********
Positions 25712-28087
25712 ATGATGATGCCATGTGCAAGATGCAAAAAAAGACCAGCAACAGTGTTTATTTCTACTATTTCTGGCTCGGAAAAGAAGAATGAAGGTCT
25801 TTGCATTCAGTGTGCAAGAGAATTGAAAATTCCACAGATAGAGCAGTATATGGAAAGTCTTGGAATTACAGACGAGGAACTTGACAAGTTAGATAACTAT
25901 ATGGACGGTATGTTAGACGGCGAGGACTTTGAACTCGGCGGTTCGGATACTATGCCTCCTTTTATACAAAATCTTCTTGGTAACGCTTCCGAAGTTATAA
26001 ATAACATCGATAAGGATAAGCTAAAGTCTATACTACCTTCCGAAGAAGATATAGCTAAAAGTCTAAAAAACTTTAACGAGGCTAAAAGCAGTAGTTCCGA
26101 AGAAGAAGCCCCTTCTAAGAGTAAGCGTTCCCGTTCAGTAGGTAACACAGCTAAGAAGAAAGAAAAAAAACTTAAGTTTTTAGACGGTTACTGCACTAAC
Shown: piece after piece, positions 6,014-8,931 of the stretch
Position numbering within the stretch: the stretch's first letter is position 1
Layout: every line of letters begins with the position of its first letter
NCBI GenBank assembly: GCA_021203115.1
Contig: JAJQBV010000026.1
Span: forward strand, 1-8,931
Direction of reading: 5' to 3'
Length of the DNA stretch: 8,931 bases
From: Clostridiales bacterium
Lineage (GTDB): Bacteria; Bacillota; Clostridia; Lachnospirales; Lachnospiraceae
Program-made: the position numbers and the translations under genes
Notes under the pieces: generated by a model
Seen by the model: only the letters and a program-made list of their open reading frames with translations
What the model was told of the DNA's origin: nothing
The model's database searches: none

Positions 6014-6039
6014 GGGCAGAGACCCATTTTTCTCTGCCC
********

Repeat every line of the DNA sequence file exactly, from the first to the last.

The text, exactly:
Positions 25712-28087
25712 ATGATGATGCCATGTGCAAGATGCAAAAAAAGACCAGCAACAGTGTTTATTTCTACTATTTCTGGCTCGGAAAAGAAGAATGAAGGTCT
25801 TTGCATTCAGTGTGCAAGAGAATTGAAAATTCCACAGATAGAGCAGTATATGGAAAGTCTTGGAATTACAGACGAGGAACTTGACAAGTTAGATAACTAT
25901 ATGGACGGTATGTTAGACGGCGAGGACTTTGAACTCGGCGGTTCGGATACTATGCCTCCTTTTATACAAAATCTTCTTGGTAACGCTTCCGAAGTTATAA
26001 ATAACATCGATAAGGATAAGCTAAAGTCTATACTACCTTCCGAAGAAGATATAGCTAAAAGTCTAAAAAACTTTAACGAGGCTAAAAGCAGTAGTTCCGA
26101 AGAAGAAGCCCCTTCTAAGAGTAAGCGTTCCCGTTCAGTAGGTAACACAGCTAAGAAGAAAGAAAAAAAACTTAAGTTTTTAGACGGTTACTGCACTAAC
Shown: piece after piece, positions 6,014-8,931 of the stretch
Position numbering within the stretch: the stretch's first letter is position 1
Layout: every line of letters begins with the position of its first letter
NCBI GenBank assembly: GCA_021203115.1
Contig: JAJQBV010000026.1
Span: forward strand, 1-8,931
Direction of reading: 5' to 3'
Length of the DNA stretch: 8,931 bases
From: Clostridiales bacterium
Lineage (GTDB): Bacteria; Bacillota; Clostridia; Lachnospirales; Lachnospiraceae
Program-made: the position numbers and the translations under genes
Notes under the pieces: generated by a model
Seen by the model: only the letters and a program-made list of their open reading frames with translations
What the model was told of the DNA's origin: nothing
The model's database searches: none

Positions 6014-6039
6014 GGGCAGAGACCCATTTTTCTCTGCCC